Ezekiel Emanuel's misguided and misinformed article in the current issue of The Atlantic, "Why I Hope to Die at 75," has been met with a wildfire of criticism. To my way of thinking, the rejection is appropriate and worthy. Two central questions arise: How long can we live? and How long should we live?
To me this issue is déjà vu. I was asked a few years ago to participate in a print debate with Dan Callahan who was then president of the Hastings on Hudson Institute on Bioethics. Dan and I were friends. I respected him greatly. I ran with him on the Princeton campus. But he carried the perspective that us old folks should get out of the way of the younger segments and give them room. I disagreed. His arguments were largely financial. Does aging represent an asset or a deficit?
To this premise I invoke Socrates's axiom The unexamined life is not worth living." Our current up close examination of life indicates that our biologically determined lifespan is 100 years. Madame Calment of Arles France still holds the outlier record of 122 as our oldest relative, but 100 is increasingly endorsed as our median life span. The current issue of Nature contains an article that asserts this reality.
Centenarians are our most rapidly expanding age cohort. To deny this reality of the human potential is an assault on Mother Nature. The answer to the above first question is 100 years. Decreeing 75 to be our terminus is not a sturdy fact. It would represent statutory senility, much as 65 as current retirement age is an acknowledged anachronism.
To seek a response to the second question, should we? I invoke the concept of unlived life as an abortion. Early in life we propose this word to signify that life which is not fully lived. Abortion, this word offends every one, but the premise of unlived life at the tether end is morally equivalent to earlier loss. We should live our whole life, not just a part. William James observed, "We live lives inferior to ourselves."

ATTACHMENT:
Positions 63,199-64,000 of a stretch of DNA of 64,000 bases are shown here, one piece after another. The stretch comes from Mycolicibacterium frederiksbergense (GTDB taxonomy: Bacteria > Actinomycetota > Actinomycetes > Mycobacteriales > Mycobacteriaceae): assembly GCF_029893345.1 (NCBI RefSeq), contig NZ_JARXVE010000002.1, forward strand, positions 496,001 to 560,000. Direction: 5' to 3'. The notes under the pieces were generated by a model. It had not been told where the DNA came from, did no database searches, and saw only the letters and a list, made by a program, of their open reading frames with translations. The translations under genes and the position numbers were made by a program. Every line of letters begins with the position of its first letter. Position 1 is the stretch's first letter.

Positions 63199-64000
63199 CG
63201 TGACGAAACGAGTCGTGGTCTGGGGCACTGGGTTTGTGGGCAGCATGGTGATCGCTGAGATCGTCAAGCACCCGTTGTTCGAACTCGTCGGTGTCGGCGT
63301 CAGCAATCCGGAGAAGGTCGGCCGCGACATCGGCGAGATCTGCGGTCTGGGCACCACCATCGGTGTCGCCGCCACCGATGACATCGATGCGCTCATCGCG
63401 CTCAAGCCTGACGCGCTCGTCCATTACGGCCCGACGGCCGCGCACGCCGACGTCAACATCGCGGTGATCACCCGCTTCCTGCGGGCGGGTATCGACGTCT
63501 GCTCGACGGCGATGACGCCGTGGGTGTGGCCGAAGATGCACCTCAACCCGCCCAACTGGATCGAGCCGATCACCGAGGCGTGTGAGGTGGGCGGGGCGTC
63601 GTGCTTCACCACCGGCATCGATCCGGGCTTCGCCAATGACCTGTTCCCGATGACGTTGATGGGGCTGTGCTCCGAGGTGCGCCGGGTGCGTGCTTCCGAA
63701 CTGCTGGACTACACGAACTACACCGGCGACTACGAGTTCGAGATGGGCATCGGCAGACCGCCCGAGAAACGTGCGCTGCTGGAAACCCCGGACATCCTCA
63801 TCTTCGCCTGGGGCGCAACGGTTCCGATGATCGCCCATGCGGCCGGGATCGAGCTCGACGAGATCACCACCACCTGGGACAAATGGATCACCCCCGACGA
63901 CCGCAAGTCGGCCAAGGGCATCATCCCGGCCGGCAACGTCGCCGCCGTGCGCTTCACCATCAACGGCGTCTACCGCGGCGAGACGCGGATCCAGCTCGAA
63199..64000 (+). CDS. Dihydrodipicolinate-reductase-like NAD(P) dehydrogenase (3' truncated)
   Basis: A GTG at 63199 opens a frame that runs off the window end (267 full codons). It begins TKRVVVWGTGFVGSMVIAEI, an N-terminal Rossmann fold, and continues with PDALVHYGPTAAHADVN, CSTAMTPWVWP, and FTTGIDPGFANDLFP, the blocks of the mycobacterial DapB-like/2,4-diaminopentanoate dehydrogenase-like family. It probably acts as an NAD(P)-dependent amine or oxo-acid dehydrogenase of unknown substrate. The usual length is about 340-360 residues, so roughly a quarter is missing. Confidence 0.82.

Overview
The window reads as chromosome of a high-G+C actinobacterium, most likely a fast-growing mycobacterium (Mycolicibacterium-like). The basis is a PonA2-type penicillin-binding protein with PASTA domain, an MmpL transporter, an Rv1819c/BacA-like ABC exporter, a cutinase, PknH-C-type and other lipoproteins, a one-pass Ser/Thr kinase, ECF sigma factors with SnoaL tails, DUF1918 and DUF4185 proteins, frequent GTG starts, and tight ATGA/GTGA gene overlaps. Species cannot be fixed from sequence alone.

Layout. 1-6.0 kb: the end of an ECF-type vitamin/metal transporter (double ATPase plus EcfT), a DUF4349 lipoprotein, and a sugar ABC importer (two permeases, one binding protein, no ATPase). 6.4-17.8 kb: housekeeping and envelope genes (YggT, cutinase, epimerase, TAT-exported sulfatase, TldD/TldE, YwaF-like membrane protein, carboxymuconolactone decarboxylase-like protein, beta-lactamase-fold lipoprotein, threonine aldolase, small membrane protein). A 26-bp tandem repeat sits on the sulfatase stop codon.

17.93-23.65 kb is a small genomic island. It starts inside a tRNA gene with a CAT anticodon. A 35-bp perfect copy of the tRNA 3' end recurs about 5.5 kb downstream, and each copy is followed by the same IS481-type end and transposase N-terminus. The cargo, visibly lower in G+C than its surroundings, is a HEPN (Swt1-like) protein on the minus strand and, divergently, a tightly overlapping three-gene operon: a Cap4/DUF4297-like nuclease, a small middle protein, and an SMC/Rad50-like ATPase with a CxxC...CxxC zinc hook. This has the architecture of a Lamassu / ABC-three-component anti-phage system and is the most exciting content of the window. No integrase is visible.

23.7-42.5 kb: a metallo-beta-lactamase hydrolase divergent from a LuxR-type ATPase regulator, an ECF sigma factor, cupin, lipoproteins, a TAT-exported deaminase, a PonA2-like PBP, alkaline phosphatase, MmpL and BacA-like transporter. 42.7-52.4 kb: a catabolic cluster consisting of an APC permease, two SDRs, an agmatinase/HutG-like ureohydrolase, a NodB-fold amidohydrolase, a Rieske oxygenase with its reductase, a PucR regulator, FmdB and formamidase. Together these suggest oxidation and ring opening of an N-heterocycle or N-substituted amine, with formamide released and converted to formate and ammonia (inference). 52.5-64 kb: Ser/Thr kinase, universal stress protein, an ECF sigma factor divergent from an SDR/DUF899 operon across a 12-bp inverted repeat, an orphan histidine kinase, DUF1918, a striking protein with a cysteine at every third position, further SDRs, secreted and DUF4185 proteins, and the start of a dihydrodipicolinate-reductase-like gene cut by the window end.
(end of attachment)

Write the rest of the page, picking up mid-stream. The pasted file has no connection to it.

We universally proclaim our right to life, but is it not true that rights derive from responsibility? Ben Franklin pointed out that a newborn cannot be held responsible because he or she has not yet lived long enough. Responsibility is dependent on knowledge. Now we have lived long enough to know how long we can live. Should we? To proclaim that we should not live our potential is not only irresponsible but it is immoral.
At 84, I am 10 years beyond Zeke's deadline, his drop-dead notice that I should have moved on. As I look closely at my own life, I have done much more good work in the last decade than ever before in my life.
Our present constituency of persons in their eighth, ninth and tenth decades makes immense contributions. I look about me and my emeritus faculty friends here at Stanford and the same issues present. Aging is in many ways a self fulfilling prophecy. We get what we set. To be derelict by fore-shortening our human potential is irresponsible and ill-informed.
This is not saying at all that I embrace the immortalists' claim to endless summers. Life has a finitude, decreed by the second law of thermodynamics. If we do it right, 100 healthy years is enough.
Now for the first time, we are informed that our life contains 100 years that can be, should be, worthy and productive and valued as a precious natural resource. Human potential should not be negated by casual and ill considered essays such as Zeke's. So I reject Zeke's sentiments categorically. I hope that the coming decades will allow Zeke to mature and gain some perspective that is not apparent in this current article.